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Creativity and Mothers

Little "c" versus Big "C" Creativity

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Source: VGstockstudio Shutterstock

Mothers are among the most creative people on the planet. A great deal has been written about the idea that motherhood tends to reduce a woman’s chances of making a substantial or important contribution to a creative field, what we call “Big C” creativity. And that may be the case. The fact is that right up to this day, there is a large and significant disparity between the acknowledged creative accomplishments of men versus women. Example: Of the 835 Nobel Prizes awarded between 1901 and 2018, only 52 have been awarded to women. Most researchers suggest that at least part of the disparity in accomplishments comes from the choice that women must make between creation and procreation. Unlike men, even in our enlightened age of gender (almost) equality, moms still carry the primary burden of childcare in most households, spending nearly twice as many hours per week on child-related duties as their male counterparts. And many women have found that they either have to put their creative interests on hold during child-rearing years or make the choice to remain childless. Educator and creativity expert Jane Piirto puts it this way, “The bind of delaying having children, or having children early and not being able to single-mindedly create, seems to be the crux of the problem for many creative women.”

Despite this, many creative women do continue to produce creative work while raising children, even though the nature of their creative work may be less “Big C-ish” than it might have been before children. Writer Erika Hayasaki said in an Atlantic article, “My own creativity these days may come out in a thought tapped and auto corrected on my phone at 2 a.m., or it could come out in a method of bathing three small kids without anyone drowning.”

Which brings me to the main point I’d like to make today. Mothering is intensely creative work, even if it doesn’t register on the “Big C” creative scale. Each day mothers complete hundreds of creative acts. Just as writer Erika Hayasaki finds a creative way to safely bathe three small kids, mothers everywhere are finding creative ways to get daily tasks accomplished: There is no guidebook to get a toddler going through the terrible two’s to stop throwing his food. A creative mother makes up a game and suddenly the food is a train and the toddler’s mouth is a tunnel. Mothers find creative ways to get their 5-year-olds to brush their teeth and pick up their toys. Mothers find creative ways to get three children dressed and out the door in time to catch the school bus. How do you comfort a 10-year-old who didn’t make the travel soccer team or a 15-year-old who just got dumped by her boyfriend? Mothers engage almost daily in these creative improvisational therapy sessions.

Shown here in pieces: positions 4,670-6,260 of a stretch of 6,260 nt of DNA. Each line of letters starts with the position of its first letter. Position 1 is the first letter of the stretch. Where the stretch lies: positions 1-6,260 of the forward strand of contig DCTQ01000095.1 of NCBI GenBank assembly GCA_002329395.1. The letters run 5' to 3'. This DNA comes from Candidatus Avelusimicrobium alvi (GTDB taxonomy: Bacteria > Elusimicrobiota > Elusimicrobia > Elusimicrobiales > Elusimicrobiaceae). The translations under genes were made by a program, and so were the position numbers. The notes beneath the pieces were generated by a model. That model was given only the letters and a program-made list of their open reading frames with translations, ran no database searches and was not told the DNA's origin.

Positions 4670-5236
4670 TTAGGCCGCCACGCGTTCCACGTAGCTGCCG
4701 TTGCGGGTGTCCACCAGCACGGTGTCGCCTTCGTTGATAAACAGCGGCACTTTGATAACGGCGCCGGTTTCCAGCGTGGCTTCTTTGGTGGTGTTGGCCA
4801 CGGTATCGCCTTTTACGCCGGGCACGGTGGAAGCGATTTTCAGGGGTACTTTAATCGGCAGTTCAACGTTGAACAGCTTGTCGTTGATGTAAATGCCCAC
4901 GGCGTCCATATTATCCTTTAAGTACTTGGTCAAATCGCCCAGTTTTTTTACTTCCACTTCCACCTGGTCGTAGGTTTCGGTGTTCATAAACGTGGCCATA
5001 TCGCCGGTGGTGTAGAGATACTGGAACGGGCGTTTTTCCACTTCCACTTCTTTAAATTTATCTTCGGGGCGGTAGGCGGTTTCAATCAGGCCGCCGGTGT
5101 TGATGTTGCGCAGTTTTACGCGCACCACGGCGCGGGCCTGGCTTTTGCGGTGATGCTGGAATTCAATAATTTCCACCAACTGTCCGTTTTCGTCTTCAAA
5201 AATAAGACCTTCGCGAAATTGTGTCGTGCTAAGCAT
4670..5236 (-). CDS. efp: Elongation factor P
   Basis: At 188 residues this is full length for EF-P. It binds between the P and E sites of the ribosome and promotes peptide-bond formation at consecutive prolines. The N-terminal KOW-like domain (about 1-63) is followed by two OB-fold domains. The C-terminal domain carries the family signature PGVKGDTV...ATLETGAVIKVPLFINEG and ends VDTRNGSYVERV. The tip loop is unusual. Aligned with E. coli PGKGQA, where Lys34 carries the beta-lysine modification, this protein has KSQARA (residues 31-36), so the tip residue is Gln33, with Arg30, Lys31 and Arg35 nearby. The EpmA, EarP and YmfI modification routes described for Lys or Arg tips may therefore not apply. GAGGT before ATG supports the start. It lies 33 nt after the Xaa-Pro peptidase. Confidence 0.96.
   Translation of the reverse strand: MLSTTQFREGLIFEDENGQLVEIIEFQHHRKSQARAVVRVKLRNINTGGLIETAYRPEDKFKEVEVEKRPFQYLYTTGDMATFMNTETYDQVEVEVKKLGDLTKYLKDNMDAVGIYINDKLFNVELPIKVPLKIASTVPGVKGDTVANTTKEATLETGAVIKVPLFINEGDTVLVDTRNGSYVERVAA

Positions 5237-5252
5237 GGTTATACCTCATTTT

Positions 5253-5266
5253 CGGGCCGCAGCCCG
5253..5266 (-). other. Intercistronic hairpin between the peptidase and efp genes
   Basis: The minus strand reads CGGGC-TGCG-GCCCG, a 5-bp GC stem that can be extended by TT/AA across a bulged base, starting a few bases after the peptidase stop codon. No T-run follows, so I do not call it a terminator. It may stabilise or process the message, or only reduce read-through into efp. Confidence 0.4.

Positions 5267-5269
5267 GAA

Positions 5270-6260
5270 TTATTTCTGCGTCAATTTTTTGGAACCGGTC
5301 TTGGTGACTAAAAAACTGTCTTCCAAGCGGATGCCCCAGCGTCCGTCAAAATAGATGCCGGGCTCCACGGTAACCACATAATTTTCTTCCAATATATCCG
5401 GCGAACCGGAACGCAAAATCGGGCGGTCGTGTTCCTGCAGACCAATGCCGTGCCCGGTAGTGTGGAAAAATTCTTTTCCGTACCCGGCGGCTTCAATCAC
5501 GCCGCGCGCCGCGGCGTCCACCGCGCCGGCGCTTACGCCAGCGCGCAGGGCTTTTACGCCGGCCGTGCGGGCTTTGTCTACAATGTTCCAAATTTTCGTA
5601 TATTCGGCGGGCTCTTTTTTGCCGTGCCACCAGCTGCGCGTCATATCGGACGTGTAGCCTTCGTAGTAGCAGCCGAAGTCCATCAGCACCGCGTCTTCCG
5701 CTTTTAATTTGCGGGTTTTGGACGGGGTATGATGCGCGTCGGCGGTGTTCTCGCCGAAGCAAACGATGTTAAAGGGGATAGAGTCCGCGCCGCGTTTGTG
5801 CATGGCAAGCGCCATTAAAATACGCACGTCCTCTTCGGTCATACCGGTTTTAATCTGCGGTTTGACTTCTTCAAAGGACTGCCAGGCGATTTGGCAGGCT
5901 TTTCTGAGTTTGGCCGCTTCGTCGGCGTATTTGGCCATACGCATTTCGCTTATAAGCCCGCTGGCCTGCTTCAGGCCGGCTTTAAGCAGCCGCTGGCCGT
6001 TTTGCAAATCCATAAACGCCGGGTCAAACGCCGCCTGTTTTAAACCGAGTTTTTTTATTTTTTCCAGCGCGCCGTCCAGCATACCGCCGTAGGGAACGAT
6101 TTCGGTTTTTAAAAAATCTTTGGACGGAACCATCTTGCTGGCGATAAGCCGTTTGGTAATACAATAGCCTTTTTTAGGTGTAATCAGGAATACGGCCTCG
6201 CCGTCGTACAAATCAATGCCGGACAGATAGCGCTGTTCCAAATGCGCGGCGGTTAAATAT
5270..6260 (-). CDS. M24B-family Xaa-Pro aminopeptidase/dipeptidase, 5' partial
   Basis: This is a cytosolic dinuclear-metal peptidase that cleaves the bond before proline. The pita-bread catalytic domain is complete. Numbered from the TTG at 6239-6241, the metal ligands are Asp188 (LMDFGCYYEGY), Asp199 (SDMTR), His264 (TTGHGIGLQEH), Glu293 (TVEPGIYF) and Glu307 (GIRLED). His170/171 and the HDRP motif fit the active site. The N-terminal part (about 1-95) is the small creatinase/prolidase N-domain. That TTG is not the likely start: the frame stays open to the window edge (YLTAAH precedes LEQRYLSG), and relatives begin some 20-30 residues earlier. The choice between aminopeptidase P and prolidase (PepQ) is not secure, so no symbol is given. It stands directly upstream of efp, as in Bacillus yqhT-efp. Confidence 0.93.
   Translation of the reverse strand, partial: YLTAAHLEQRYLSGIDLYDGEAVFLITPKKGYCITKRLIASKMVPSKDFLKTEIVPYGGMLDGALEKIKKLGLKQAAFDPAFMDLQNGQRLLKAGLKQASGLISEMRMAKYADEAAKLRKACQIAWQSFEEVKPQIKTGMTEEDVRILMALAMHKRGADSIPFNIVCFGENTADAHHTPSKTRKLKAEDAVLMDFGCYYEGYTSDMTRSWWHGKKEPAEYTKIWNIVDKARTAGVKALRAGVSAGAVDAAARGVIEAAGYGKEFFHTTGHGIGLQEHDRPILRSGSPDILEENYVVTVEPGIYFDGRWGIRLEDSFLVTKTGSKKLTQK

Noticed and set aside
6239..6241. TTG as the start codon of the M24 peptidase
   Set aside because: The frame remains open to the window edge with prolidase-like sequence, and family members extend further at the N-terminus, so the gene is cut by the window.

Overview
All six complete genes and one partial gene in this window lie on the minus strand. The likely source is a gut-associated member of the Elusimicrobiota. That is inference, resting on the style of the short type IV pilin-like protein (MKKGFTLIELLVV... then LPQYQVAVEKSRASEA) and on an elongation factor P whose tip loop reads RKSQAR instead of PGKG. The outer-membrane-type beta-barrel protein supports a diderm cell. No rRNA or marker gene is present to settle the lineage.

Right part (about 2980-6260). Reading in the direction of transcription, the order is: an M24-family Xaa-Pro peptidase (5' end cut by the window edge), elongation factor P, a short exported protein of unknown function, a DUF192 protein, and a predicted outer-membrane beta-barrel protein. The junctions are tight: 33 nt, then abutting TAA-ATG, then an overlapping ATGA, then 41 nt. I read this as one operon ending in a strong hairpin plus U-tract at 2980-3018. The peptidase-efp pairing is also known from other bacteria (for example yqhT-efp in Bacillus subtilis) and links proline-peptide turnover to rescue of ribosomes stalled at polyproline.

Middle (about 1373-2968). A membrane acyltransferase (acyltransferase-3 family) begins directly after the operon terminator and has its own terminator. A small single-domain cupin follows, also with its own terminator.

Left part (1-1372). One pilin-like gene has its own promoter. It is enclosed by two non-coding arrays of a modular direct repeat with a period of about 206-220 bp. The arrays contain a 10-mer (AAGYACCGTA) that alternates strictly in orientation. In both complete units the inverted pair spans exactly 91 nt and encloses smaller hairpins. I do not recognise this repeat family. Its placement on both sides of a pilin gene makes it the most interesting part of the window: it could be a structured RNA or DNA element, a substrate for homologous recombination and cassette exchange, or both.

Another aspect of mothering that is highly creative involves food and what has traditionally been referred to as “feeding the family,” a task that, despite modern gender roles, still generally falls to the mom. Anthropologists Maryann McCabe and Timothy Malefyt note that this task has changed considerably from what it used to be, say, in the 1950s. However, it is no less creative today. While feeding the family may not involve as much “home cooking” these days, it nonetheless requires considerable creativity to find ways to combine children’s taste preferences, hectic family schedules, budgetary concerns, and available food items in a manner that provides some sort of nutritional value several times a day to one’s offspring.

Much of the creative work that mothers complete may be called acts of everyday creativity, or “little c” creativity. These acts may not be recognized with a Pulitzer, Oscar, or Fields Medal, but as developmental psychologist David Feldman says, these “little c” creative acts are equally as important as “Big C” creativity for the “preservation, enrichment, and continuity of culture” Mothers, through their daily creative work, are preserving and enriching society.

To mothers everywhere, thank you for your creativity.


Piirto, J. (1991). Why are there so few? (creative women: visual artists, mathematicians, musicians). Roeper Review, 13(3), 142-147, p. 146.

McCabe, M., & de Waal Malefyt, T. (2015). Creativity and cooking: Motherhood, agency and social change in everyday life. Journal of Consumer Culture, 15(1), 48-65.

Feldman, D.H. (1999). The development of creativity. In R. J. Sternberg, R.J. (1999). Handbook of Creativity. Cambridge, UK: Cambridge University Press.

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